This is where we’re at ……..in my location ( a * village * on the shores of Loch Ness ) there is a campaign to organise a * picnic / street party * to celebrate ( LOL ) Betty 2’s whatever the …. it is – Super Hyper Jewel-Encrusted Jubilee – on the local Facebook page . Suffice to say , the organisers are not * from around here * , one comment in particular illustrates the predominant mentality of these * New Scots * , I quote it verbatim ….” wonderful idea , I’m moving to your beautiful village soon and would love to participate …..” . I checked the present location of the commentor – Blah Blah * Name * …” Lives in Newbury . England ” .

    Aye , people like this are absolutely certain to support Independence , right ?

    Liked by 13 people

    (Let him not dare to say anything that is false, nor let him dare to say what is not true)

    Liked by 6 people

      1. I would dearly like to hear more from this Sara Salyers. I only heard of her the other day & I’m impressed with her knowledge regarding all things Scottish. “Legally”
        Iain, I hope she contributes to your page frequently. Is Alex aware of her yet? I sincerely
        hope so!

        Liked by 2 people

  14. Davey: I agree that legal advice is normally privileged, but not always. The Claim of Right is constitutionally sound, although i also agree that it might not be too strong on its own. That is why all our constitutional tools need to be used together.

    Liked by 9 people

  15. Precisely. England, acting as the UK, has been acting ultra vires towards Scotland for over 300 years! In 1707, the English MPs basically seized control of Scotland as a subsumed nation, not as a partner and signatory to the Treaty of Union. In their individual analyses of the Union, Treaty and Scotland’s constitutional position, in answer to the discredited Crawford and Boyle Report commissioned by David Cameron pre 2014, Professors Walker and Campbell (Law Society Journal) uphold Scotland’s partnership position and stress the unconstitutionality of England’s seizure of power. They also warn against any renegotiation of the Treaty, lest something worse arises. A Treaty can be resiled only in international law, not domestic law, and Scottish collaborators in the Lords have been trying to get it renegotiated as a domestic document for several years now, which would place it firmly into the hands of Westminster and domestic law. The answer to a charge of acceptance by omission (i.e. by not challenging) is that we, the present generations of Scots are not liable for the collaborations of our forebears, particularly of those of the Scottish landed classes and bourgoisie.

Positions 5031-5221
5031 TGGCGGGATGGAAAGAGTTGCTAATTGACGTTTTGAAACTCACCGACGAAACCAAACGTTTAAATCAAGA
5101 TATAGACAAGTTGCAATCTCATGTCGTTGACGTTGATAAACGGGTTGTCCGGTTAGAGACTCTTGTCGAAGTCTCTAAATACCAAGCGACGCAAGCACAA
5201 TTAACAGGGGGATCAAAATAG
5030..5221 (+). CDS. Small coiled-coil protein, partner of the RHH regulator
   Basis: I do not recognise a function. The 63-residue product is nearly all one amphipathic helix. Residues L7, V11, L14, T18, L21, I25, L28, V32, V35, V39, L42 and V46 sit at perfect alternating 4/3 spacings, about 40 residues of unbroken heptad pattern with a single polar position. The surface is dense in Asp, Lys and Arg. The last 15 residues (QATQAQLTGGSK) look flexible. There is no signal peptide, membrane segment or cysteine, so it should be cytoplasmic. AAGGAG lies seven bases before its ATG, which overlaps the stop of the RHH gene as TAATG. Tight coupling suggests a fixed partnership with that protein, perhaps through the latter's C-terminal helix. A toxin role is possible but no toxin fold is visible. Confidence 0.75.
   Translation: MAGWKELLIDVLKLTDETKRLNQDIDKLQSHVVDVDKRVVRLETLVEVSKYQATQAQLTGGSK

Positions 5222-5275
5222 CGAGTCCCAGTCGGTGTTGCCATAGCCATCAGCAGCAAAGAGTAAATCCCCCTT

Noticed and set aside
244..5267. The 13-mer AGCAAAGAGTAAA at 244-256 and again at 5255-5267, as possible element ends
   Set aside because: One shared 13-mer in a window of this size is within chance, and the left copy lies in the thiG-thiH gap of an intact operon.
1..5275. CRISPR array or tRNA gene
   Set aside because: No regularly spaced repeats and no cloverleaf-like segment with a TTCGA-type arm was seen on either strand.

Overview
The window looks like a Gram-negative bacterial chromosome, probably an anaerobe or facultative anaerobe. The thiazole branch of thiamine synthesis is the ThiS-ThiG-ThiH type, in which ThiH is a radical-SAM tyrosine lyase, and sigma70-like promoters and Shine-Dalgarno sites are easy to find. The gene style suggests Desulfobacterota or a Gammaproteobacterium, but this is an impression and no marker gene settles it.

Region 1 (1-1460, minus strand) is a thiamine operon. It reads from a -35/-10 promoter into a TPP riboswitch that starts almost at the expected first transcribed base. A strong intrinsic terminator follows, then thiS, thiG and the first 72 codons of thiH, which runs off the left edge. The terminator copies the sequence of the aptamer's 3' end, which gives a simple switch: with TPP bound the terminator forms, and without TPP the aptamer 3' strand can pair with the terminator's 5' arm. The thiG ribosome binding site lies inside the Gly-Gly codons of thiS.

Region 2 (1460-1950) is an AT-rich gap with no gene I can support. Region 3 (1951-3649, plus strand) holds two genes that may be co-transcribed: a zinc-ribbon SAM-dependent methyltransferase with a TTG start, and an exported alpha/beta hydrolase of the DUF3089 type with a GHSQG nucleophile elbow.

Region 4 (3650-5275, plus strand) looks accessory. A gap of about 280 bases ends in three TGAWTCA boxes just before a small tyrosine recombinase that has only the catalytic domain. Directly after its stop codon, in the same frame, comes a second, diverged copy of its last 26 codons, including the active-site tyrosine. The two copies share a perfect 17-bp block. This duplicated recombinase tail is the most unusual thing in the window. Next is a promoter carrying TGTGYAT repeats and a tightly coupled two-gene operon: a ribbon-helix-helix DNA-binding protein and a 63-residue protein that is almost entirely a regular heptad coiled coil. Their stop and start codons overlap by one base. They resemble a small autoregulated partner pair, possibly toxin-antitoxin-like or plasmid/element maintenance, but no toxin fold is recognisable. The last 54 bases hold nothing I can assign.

Liked by 8 people

    1. Thus armed it ought to be no problem for an SNP government to put independence back into centre stage as «a vote for the SNP is a vote for ending the Scotland-England political union and the creation of a sovereign and independent Scottish state».

      Liked by 6 people

    1. Imperial China showed considerably more tolerance of minorities than is now the case. The settling of Han Chinese in border lands was a Maoist initiative applied by subsequent Communist party leaders. Under Xi sinicization has intensified «Mandarin» Chinese aka pǔtōnghuà is being prioritized in state education and culture in Tibet, Inner Mongolia, East Turkistan/Xinjiang and Tibet to the detriment of national identities.
      The CPR is not unique in this. The Imperial Japanese government did similar in Korea. The use of English, as the language of modernity, in India and in British African colonies did much to hinder the development of indigenous languages. Gaelic, Scots, Welsh and Irish suffered similar marginalization and «retardation» in their domains from which they struggle to recover in a still hostile cultural environment.
      As Scotland becomes more «problematic» an increase in anglicization can be expected.
      The answer? Learn your indigenous languages and use them, for everything. They are not museum pieces to be brought out for occasional display.
      I am learning Gaelic, enthused by the political possibilities of a restored Scots and getting on with my own ethnic language, Syriac. I have Iraqi Arabic, French, not bad English and some German….the more the merrier in the war against dread conformity.

      Liked by 8 people

  16. Some thoughts;

    The English constitutional principle of ‘unlimited sovereignty’ was conferred to the Parliament of England in 1689, via the Bill of Rights; that sovereignty originally belonged to the English Crown under the doctrine of the Divine Right of Kings, and was extorted from the Crown to the English Parliament from William of Orange and his wife Mary Stewart as the price of the throne of England, thus creating England’s constitutional monarchy, with the Parliament of England wielding the unlimited sovereignty of ‘the Crown in Parliament’. It basically turned the Divine Right of Kings into the Divine Right of Parliament.